My local zoo is the Monarto Safari Park just fifteen minutes from my home in Murray Bridge, South Australia. This zoo is a part of the Adelaide Zoo which is about an hour’s drive from here. I am a Life Member and try to visit often. One of my recent visits was last year when I went for one of the many walks in the park. On one of these walks, there is a large aviary which has a few captive birds in it, including the Tawny Frogmouths shown above.
Tawny Frogmouths are a widespread nocturnal species in this area and it is found throughout Australia, including Tasmania. From time to time I occasionally hear or see this species in my garden. My family and I love hearing the soft call of this bird and we have fond memories of hearing and seeing them on various camping trips.
Another mostly nocturnal species in the aviary at Monarto is the Bush Stone-curlew, shown in the photos below. Again, this widespread species is found in many parts of Australia except Tasmania. Campers in our more remote areas may have heard its haunting call at night. On the other hand, in some areas, the Bush Stone-curlew has adapted to life in towns and cities, especially in Queensland where it is commonly seen on golf courses and reserves.
Annoyingly, this is one species I have yet to see in its natural environment and I only have photos like those shown below which have been taken in zoos. I must get out and travel more.
As visitors to Monarto Safari Park join the many bus tours through the large park, it is possible to see many of our local native bird species. These include Emus, Australian Magpies, Little Ravens, Brown Falcons, Black Kites, Wedge-tailed Eagles, various parrot species, as well as smaller bush birds like the Willie Wagtail, woodswallows, thornbills, wrens and a variety of water birds when there is water in the creek flowing through the park.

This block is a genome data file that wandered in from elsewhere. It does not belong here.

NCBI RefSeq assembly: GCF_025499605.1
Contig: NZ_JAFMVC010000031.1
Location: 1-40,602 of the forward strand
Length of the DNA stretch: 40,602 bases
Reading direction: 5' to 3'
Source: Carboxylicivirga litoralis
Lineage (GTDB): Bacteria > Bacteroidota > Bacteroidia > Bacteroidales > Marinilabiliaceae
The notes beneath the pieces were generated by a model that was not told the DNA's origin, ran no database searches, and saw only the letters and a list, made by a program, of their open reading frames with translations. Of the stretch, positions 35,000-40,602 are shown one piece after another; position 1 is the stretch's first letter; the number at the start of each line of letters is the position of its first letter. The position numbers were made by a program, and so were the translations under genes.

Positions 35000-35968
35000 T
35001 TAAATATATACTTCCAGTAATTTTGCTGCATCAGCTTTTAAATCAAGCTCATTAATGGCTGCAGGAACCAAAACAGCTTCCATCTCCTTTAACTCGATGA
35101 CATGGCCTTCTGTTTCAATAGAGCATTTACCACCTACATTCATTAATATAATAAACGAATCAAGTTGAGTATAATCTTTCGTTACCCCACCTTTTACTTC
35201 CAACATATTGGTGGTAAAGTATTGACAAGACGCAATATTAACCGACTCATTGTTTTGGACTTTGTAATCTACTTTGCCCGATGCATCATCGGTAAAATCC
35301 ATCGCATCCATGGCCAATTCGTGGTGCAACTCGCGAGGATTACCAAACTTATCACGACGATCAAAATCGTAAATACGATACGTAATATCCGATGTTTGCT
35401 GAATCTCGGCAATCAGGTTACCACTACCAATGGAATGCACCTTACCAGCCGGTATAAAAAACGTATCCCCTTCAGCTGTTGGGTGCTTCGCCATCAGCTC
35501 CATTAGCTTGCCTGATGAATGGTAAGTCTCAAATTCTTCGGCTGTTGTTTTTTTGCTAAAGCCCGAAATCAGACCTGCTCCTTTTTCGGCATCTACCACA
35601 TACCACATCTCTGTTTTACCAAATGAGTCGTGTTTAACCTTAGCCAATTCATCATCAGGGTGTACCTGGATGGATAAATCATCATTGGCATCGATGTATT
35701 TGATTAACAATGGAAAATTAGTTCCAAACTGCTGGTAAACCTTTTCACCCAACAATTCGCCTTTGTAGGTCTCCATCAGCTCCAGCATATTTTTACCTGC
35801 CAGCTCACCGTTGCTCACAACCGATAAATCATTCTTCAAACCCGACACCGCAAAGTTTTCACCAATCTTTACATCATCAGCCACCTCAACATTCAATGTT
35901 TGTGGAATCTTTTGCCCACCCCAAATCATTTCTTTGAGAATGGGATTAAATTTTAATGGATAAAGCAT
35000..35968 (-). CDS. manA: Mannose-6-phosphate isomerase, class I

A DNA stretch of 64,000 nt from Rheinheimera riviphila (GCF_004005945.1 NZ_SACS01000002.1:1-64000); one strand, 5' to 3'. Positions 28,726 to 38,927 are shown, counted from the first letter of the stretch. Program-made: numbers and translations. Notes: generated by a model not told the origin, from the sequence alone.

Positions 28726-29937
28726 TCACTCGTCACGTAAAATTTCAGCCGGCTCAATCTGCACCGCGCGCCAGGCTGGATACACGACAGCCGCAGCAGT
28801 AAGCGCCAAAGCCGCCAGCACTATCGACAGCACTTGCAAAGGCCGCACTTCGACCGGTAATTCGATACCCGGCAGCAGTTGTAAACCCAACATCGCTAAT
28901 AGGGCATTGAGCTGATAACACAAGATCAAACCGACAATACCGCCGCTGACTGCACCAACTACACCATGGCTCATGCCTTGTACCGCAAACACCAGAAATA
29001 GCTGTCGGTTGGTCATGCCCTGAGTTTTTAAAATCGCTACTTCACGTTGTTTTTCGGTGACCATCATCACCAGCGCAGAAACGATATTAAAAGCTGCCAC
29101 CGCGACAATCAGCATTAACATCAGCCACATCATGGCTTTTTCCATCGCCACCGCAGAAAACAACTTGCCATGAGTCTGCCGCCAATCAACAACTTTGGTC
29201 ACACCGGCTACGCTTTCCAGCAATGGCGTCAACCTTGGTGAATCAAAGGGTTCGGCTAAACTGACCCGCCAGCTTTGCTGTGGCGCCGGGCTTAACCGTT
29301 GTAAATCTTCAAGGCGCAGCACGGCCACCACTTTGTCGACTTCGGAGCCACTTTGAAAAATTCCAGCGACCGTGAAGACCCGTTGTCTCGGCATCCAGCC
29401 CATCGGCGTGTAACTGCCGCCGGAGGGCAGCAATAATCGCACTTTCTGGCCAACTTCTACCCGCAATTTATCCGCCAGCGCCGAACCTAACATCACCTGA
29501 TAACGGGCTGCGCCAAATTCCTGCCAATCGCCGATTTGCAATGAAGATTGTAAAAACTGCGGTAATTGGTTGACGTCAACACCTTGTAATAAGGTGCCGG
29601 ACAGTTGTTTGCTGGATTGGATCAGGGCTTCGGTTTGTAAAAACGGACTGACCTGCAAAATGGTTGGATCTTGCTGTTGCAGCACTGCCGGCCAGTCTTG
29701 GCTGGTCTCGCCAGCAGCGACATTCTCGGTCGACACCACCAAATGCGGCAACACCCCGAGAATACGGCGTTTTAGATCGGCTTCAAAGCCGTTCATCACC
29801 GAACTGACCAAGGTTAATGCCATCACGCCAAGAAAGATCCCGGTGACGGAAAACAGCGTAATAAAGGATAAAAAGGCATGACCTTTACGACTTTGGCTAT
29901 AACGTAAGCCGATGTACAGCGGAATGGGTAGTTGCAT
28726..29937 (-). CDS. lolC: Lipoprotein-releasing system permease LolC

The best way of seeing and photographing these birds is to stroll along the many walking trails through the mallee scrub land. Warning: try not to wander into the African Lion enclosure, or you might find yourself invited to lunch – with you on the menu. By the way: the zoo has four new lion cubs born only recently and they are now on display.
One easily seen species is the White-winged Chough which is about the size of our magpies and ravens. They are often seen in family groups of 10 – 15 and as they fly the white on their wings can easily be seen. On my walk to see the aviary birds I also saw one of their mud nests (see the last photo below).
Last night we had a wonderful visitor to our garden. Just before we turned on the television we heard the unmistakeable call of a Southern Boobook Owl in our garden. I immediately grabbed a powerful torch and head outside. Unfortunately the bird not only stopped calling, it must have flown off. I searched a few of the trees where I thought that the sound had been coming from but to no avail. Never mind, it was good to hear it and know that this species is still around.
It was a special visitor because we are so infrequently aware of this species of owl in our garden or in our little patch of mallee scrub about 80km east of Adelaide, South Australia. We actually hear it only a few times a year – at best. I guess we should switch off the television more often. Or perhaps I should head off with a torch and walk the “estate” more often – all five acres of it!